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Born to Mary Lou and George Wallace Sr. on July 21, 1952, in Atlanta, Georgia, George Wallace grew up in a loving, religious family. He was educated at Lynwood Park Elementary and Lynwood Park High Schools. Since his early teenage years, George dreamed of becoming a comedian.
George's mother died when he was sixteen, prompting him to move to Ohio, where he found a job with Firestone Tire and Rubber. As part of the company's tuition reimbursement program, George enrolled in the University of Akron, where he studied transportation, marketing and advertising. Upon graduation, Wallace moved to New York City in pursuit of his childhood dream. At first, success in comedy proved elusive and Wallace worked as a salesman for an advertising agency to pay the bills.
Wallace's break came when one of his clients opened a comedy club. The club owner was amused by Wallace's natural humor and friendly demeanor and offered him the chance to perform stand-up. In 1977, Wallace walked on stage for the first time, wearing a preacher's robe and calling himself Reverend Dr. George Wallace. His routine was completely improvised, yet included the same imagery and delivery of the spiritual leaders that influenced him as a child. Wallace was a hit. He stayed in New York for several years perfecting his craft and living with friend and fellow comedian Jerry Seinfield.
In 1978, Wallace moved to the West Coast, where he quickly became recognized as a talented young comedian. After one of his performances, producers from the Redd Foxx Show asked him to write for the popular series. However, after only one year of writing, Wallace returned to the stage. He became a regular at the famous Comedy Store, which also featured such artists as Richard Pryor, Rodney Dangerfield, Roseanne Barr, Jay Leno and Robin Williams. Wallace also took his comedy show on the road, opening for George Benson, Diana Ross, Donna Summer and Smokey Robinson, among others.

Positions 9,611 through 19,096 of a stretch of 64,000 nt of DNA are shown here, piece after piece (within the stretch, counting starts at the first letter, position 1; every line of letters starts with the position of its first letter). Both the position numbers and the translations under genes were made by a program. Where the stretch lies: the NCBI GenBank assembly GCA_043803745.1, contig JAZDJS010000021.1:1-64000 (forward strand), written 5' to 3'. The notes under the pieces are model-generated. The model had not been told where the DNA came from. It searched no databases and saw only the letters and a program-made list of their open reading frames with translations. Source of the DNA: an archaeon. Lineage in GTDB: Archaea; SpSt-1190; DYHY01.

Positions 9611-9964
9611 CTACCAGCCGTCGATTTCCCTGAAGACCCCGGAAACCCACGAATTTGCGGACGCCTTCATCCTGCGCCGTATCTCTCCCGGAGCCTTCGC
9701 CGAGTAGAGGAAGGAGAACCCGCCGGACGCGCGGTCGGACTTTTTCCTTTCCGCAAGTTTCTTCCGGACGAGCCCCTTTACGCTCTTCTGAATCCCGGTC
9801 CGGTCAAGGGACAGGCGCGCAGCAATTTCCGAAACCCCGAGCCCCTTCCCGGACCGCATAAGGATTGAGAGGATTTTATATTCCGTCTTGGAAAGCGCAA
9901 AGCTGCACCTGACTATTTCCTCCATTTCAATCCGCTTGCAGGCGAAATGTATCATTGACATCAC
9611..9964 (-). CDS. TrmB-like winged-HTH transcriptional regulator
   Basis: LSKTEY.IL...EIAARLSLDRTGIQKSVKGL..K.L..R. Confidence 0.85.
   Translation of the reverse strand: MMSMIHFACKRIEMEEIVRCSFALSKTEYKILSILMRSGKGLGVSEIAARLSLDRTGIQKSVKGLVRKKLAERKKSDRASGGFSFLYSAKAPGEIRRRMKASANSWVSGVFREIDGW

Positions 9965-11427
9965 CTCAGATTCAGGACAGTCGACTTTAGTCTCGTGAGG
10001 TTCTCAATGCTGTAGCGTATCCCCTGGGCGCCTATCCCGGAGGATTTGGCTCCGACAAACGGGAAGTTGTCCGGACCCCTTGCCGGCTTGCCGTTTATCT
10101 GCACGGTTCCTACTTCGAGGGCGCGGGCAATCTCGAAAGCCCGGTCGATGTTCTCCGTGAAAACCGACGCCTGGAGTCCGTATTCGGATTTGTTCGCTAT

Wallace, who was named the Best Male Standup Comedian during the 1995 American Comedy Awards, says that his routines are inspired by "everyday moments of life." His unique brand of social commentary proved popular with radio audiences as well. Wallace was a regular on the Tom Joyner Morning Show before joining the legendary Isaac Hayes on a popular radio program on WRKS, New York. He also starred in his own HBO special and appeared on many television shows, such as The Tonight Show, Oprah Winfrey and Late Night with David Letterman. His motion picture credits include Batman Forever, A Rage in Harlem, Punchline, Things are Tough All Over, and Postcards from the Edge.